Tired of exasperating traffic jams, aging schools and inadequate affordable housing, Californians have launched a new era of public works construction that could become a model for other states.

California voters agreed Tuesday to finance the program by issuing $37.3 billion in bonds — an amount greater than the annual spending of any other state.

"Voters said they are willing to bear the costs and are unwilling to wait for the feds to get their act together," said Everett Ehrlich of the Center for Strategic and International Studies, a Washington think tank. "That California would see it in its best interest to go it alone and make such a sizable new investment in its future is in many ways new and different."

As a growing federal budget deficit has eroded financial aid for highways and other projects, debates have simmered in recent years in state capitals about how to pay for them.

Critics say California voters made a mistake. The borrowing will top $73 billion once the bonds are paid off with interest in 30 years, thrusting the state deeper into debt just as it is rebounding from the dot-com bust. That could lead to cuts in funding for social services and other programs, they warn.

Supporters — most prominently Gov. Arnold Schwarzenegger — argue that the benefits of highway and public transit improvements, better-equipped schools and reduced threats of flooding will be worth the cost. That is especially true, they say, in a state predicted to swell by the population of Ohio over the next 10 years.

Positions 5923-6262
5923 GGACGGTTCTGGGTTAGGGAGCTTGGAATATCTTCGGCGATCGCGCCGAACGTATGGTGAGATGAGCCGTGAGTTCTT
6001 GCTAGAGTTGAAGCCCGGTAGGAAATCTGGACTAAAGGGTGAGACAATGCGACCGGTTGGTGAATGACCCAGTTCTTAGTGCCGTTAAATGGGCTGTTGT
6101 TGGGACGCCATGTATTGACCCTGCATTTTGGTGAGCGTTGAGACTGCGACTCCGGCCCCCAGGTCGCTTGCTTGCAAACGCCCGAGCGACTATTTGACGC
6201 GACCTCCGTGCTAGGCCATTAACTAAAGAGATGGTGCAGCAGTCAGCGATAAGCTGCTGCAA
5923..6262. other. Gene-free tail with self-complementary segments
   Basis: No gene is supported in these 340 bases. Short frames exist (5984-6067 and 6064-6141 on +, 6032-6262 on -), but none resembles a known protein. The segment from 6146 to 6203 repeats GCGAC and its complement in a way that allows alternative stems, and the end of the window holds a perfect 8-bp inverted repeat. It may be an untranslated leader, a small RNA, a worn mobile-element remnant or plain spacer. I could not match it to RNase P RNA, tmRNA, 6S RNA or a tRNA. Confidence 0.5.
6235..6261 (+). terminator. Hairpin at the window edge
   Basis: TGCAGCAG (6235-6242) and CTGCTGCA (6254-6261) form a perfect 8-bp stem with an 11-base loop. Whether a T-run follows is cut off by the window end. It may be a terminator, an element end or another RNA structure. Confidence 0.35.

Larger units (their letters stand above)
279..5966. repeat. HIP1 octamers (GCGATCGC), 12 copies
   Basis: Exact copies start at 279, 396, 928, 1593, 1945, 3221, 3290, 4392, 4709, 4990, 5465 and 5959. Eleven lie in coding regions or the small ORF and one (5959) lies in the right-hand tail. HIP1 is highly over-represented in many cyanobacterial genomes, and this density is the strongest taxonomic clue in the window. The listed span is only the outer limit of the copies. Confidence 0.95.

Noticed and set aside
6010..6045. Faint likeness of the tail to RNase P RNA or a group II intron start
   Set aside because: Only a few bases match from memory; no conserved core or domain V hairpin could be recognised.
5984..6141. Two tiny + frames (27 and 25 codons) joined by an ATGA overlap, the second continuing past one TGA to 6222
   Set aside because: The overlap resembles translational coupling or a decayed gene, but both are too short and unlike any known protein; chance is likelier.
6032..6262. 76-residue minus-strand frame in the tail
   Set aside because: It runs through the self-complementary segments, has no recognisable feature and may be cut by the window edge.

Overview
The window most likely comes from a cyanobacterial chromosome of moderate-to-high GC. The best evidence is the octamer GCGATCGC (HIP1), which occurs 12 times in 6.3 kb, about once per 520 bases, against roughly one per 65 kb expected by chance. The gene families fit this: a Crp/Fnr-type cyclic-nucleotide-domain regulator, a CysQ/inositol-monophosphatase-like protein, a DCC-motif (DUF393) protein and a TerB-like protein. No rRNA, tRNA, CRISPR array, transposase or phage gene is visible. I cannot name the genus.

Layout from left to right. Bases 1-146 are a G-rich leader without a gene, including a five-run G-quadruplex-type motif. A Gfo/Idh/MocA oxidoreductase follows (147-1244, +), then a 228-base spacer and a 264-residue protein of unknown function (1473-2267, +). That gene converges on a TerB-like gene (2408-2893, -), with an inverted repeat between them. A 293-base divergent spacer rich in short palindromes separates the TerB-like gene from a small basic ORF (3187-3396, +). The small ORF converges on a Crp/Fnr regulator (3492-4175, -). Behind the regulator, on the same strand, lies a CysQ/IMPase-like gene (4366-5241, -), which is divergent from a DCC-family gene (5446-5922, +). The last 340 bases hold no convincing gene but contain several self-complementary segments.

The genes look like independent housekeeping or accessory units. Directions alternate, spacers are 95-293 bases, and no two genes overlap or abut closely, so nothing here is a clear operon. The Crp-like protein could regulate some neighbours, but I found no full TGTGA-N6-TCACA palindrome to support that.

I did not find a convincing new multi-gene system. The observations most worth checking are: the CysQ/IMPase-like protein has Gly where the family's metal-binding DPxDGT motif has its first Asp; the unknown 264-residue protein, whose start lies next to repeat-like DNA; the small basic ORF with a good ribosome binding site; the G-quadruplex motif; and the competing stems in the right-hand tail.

The four propositions will spend $19.9 billion on roads and public transit, $10.4 billion on school construction, $4.1 billion on levees and other flood-control projects and $2.9 billion on affordable housing.

The bond package will drive a public works building program unseen in California in four decades and could define Schwarzenegger's second and final term in office.

Allan Zaremberg, president of the California Chamber of Commerce, said passage of the mega bonds will become a catalyst for discussions nationwide about funding infrastructure.

"This is a real victory for people who have the economy in mind," Zaremberg said. "Gridlock costs money. It's really important to maintain our infrastructure."